Determining the distribution of the workforce across all Australian industries is a reasonable task using the defined procedures facilitated using the Australian - New Zealand Standard Industry Classification code ABS: 2006)  This code takes major industry divisions and systematically breaks them down into smaller, specific areas equivalent to specific workplaces. By assessing noise exposure in these workplaces and then applying data on the number of individuals employed a profile of noise exposure throughout industry can be estimated.
The ANZSIC breaks industry into: Division; sub-division; group; and class codes and titles. The ANZSIC can be used in conjunction with figures produced monthly by the ABS on employment, the ABS-Australian Labor Market Statistics  as they match with respect to classifications. The ANZSIC has 19 divisions; 86 sub-divisions; 212 groups; and 505 class codes and titles.
Given the availability of assured numbers for people in the workforce, we now need to consider a convenient way to estimate the distribution of noise exposure within each industry. To do this means carrying out noise exposure measurements and assessments at the most basic level of ANZSIC, the class code and title, in actual workplaces. This can be carried out using large scale dosimetry, noise exposure surveys or a crude noise exposure averaging across the workplace. These measures were in fact carried out for this project using dosimetry and task sampling procedures in accordance with the requirements of Australian/New Zealand Standard (AS/NZS 1269.1: 2005),  Occupational noise management, Part 1: Measurement and assessment of noise emission and exposure.
An example of the process
As a simple example consider a large, meat processing facility employing around 400 people measured during the project. Using the ANZSIC the division code is "C"; subdivision "11" food product manufacturing; Group "111" meat and meat product manufacturing; and class code and title "1111" "meat processing." The complete code for the location is C1111. In total for the manufacturing division there are 15 subdivisions, 55 groups and 142 class codes and titles. For a comprehensive sample, several of each of the 142 class codes and titles should be visited. However, this may not always be practical or necessary. ABS Australian Labor Market Statistics 6105.0 April 2010 (ABS: 2010),  shows there were 193,900 employed persons in the food product manufacturing industry.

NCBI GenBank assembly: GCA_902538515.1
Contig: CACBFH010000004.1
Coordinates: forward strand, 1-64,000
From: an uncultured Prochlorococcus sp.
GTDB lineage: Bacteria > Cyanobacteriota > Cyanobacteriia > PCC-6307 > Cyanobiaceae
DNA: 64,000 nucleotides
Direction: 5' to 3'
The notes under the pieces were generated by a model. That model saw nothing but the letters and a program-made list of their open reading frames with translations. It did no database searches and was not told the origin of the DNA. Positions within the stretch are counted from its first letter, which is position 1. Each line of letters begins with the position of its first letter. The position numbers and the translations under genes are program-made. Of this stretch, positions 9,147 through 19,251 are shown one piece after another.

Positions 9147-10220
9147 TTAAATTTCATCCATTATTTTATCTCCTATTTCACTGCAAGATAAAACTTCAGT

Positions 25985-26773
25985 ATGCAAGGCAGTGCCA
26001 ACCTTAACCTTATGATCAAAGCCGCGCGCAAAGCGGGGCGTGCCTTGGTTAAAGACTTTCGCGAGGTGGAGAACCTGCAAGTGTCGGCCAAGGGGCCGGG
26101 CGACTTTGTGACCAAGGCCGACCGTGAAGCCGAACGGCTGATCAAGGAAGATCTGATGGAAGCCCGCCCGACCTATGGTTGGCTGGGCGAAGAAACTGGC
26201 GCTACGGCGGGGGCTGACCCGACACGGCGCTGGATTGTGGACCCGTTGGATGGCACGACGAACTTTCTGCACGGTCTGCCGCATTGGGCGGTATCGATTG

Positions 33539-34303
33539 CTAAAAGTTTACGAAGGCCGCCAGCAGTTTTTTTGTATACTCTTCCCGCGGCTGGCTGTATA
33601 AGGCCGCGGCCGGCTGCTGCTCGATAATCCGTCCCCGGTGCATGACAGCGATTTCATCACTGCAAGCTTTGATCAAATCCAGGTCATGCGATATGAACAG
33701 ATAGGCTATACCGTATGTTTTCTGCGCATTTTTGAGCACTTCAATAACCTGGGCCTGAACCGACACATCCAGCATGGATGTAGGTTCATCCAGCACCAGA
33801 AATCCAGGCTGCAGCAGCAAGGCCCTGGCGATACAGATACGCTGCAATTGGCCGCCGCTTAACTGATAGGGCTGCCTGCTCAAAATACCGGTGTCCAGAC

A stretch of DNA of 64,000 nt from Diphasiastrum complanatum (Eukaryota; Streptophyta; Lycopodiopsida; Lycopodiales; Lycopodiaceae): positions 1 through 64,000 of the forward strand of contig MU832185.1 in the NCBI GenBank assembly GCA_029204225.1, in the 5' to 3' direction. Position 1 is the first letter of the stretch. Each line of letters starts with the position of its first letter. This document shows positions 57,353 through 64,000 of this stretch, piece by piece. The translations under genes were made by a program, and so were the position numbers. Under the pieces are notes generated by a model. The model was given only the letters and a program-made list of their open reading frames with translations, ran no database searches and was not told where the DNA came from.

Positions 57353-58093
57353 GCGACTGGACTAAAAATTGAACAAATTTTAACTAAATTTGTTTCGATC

The average measured daily noise exposure (L Aeq , h) for workers sampled in this meat processing (n = 16) was 90.1 dB (SD = 4.0). The range of exposures was 85.8 dB to 100.4 dB and the 95% confidence interval (95% CI) was (82.3-97.9 dB). At this particular meat processing facility, there was one main work area due to the nature of the processes. Some work sites may consist of many work areas each with numerous tasks. So the above estimates are to be taken as representative for this workplace. The noise exposure estimation process at this level must ensure that the appropriate ANZSIC class code and titles are being addressed and that samples are representative.
The next step in the process is to the group level including all manufacturing up to a C111x prefix. In this group, there are three class code and titles, most average around four to five. Next is the subdivision of food product manufacturing commencing with prefix C11xx of which there are 15 in this particular case. The minimum number of subdivisions is two in the division of administration and support services.
For this part of the exercise 45 organizations in the Manufacturing industry were visited including 246 separate workplaces where 672 activities were measured. These industries included: Food; bakery; beverage and tobacco; textile, leather, clothing and footwear; wood product; non-metallic mineral products; primary metal and metal products; and furniture and other manufacturing (9 out of 15 Sub-divisions). The mean exposure for all of these industries was estimated to be 83.0 dB (SD = 7.2). If we assume our sampling was sufficient and the industries measured are representative of the food manufacturing industry as a whole, and that the noise exposure is distributed normally over those in the industry we can estimate, through z-scores that approximately 161.6k individuals out of a total of 193.9k are exposed to levels above the recommended standard of 85 dB. The more workplaces and the more individuals we can assess the better the accuracy (trueness and precision). This is a limitation of the current study.